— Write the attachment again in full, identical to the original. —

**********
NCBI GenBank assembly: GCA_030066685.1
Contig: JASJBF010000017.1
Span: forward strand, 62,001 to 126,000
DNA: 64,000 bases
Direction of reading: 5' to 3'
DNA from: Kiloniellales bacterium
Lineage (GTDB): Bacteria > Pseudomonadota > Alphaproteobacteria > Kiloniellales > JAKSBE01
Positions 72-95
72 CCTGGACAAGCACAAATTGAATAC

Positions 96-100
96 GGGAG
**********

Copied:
NCBI GenBank assembly: GCA_030066685.1
Contig: JASJBF010000017.1
Span: forward strand, 62,001 to 126,000
DNA: 64,000 bases
Direction of reading: 5' to 3'
DNA from: Kiloniellales bacterium
Lineage (GTDB): Bacteria > Pseudomonadota > Alphaproteobacteria > Kiloniellales > JAKSBE01
Positions 72-95
72 CCTGGACAAGCACAAATTGAATAC

Positions 96-100
96 GGGAG